Here I am in beautiful Virginia Beach, with my bestie, Tracy P, her wonderful husband, Mark, and their two wunderkinder, Samantha (12) and Ben (9.8). For a change, I'm getting cooked for, which is a real treat! But for one night, I took over a portion of the kitchen to cook something from the book, something I've been looking forward to for months...
Chicken Piccata (p. 248)
This is one of those ubiquitous dishes, on every Italian and/or "Continental" menu. Simple, classic, timeless.
No new techniques involved. I've already experienced pounding cutlets, dredging things in flour, and making a pan sauce. What was new tonight was cooking on an electric stove! Unlevel surface, uneven heat, argh! I didn't realize how good I had it with my gas stove!
In the end, it all worked out fine. The cooking of the chicken, while uneven, was uneventful.
The sauce, however.... You know how I'm always saying that my sauces don't reduce quickly enough? Well, this was completely the opposite. To start the sauce, you put 3T of white wine in the pan, post cooking the chicken, and deglaze until it's reduced by half. My wine sizzled away in five seconds. So unlike every other sauce I've made where I've waited 15 minutes to see any reduction, here I had to actually add more liquid just to get myself to 1.5T.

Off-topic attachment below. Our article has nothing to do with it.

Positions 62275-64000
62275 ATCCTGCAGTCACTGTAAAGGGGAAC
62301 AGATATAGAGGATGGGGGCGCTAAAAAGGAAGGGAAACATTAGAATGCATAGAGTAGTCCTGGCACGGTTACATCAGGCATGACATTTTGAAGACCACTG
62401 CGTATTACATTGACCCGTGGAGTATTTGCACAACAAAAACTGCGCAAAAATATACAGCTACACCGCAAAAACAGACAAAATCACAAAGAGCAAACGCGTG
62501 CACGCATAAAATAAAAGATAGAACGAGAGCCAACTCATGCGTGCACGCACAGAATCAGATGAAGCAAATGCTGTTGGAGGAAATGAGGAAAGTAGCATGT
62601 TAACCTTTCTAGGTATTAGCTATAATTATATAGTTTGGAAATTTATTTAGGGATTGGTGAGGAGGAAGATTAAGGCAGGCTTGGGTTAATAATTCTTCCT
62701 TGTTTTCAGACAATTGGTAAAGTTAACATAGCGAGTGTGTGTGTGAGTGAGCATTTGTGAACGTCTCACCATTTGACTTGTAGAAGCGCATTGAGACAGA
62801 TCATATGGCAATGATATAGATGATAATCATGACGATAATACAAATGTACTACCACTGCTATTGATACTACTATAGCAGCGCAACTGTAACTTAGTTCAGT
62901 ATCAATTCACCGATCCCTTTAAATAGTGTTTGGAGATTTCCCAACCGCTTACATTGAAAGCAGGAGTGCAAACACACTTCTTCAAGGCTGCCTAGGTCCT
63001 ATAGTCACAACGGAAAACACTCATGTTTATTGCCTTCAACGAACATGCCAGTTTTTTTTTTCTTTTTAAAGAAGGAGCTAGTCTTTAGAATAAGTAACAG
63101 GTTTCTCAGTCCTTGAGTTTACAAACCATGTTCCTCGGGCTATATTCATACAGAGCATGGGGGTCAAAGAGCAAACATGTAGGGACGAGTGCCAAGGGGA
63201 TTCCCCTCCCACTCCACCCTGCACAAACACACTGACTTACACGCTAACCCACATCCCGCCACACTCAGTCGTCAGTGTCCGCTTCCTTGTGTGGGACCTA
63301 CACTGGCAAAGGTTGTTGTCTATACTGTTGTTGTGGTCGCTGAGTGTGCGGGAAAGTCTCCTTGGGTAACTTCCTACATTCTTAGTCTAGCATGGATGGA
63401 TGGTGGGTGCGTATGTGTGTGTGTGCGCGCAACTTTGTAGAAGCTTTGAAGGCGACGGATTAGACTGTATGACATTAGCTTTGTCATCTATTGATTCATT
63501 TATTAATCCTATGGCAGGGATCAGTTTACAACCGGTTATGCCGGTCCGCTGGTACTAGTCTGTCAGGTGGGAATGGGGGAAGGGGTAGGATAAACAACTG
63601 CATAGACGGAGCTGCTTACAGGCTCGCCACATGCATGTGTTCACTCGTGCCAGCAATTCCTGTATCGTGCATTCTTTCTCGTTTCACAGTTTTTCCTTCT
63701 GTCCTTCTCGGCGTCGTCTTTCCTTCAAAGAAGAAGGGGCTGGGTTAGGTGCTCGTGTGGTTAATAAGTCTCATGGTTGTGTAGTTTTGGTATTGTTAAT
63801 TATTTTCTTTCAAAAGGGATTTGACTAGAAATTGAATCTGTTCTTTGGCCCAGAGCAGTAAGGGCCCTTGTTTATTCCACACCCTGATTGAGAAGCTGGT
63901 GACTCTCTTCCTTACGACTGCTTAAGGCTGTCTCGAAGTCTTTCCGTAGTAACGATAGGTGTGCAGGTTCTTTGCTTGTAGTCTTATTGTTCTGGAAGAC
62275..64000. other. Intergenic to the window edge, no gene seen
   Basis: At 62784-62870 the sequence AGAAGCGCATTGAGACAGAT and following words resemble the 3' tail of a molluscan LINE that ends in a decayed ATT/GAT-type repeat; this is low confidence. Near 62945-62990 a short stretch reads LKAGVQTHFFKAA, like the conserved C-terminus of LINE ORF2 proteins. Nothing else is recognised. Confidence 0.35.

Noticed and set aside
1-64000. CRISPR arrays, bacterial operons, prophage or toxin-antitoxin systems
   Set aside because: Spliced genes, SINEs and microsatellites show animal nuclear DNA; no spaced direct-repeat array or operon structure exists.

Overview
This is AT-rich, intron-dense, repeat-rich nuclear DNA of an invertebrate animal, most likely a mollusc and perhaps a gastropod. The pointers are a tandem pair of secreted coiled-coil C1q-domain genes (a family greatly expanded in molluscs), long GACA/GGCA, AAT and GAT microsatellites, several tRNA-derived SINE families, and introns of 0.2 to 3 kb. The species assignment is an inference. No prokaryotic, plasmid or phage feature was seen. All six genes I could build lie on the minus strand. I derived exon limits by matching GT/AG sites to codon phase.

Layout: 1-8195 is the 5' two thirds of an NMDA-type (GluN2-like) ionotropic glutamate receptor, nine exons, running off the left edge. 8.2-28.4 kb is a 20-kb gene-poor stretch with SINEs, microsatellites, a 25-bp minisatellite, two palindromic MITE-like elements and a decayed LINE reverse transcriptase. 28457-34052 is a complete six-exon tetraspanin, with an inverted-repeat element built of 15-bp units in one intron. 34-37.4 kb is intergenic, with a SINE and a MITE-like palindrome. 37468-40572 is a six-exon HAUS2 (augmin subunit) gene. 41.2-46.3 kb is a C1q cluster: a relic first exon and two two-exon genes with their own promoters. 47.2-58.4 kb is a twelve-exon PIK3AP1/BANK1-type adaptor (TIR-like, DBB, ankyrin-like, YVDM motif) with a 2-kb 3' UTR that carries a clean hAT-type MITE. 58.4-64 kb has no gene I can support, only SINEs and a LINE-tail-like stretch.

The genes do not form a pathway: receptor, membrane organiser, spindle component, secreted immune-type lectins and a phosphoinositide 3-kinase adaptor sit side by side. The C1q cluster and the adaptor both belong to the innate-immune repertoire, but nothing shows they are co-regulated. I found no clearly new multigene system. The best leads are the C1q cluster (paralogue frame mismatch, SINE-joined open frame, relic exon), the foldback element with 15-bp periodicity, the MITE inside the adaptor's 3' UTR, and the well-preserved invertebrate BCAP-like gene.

The sauce was also the surprise of this dish. Typically, Chicken Piccata comes swimming in cups of heavy lemon butter sauce, but this was very light and quite thin, really just a whisper of sauce and flavor. I'm not complaining - it was a lovely amount of sauce and flavor. But I guess I was expecting the gloopy glop I'm used to with this kind of dish, and this was so completely different.
To be fair, I made about 25% more chicken than the portion in the recipe, and I didn't increase the sauce ingredients accordingly. That said, if I were making this again, I might make some extra sauce anyway. Better to have too much....
Incidentally, this was my first time using salt-packed versus brined capers. And Martha is right - they're less salty! Even though it seems counter-intuitive, if you soak and rinse salt-packed capers, they will give you full flavor with less salt than your average wet caper.
All in all, Mark and Tracy seemed to like it, and the kids even ate it (minus the capers).
Jeff: A- (should have made 25% more sauce)
Until we eat again....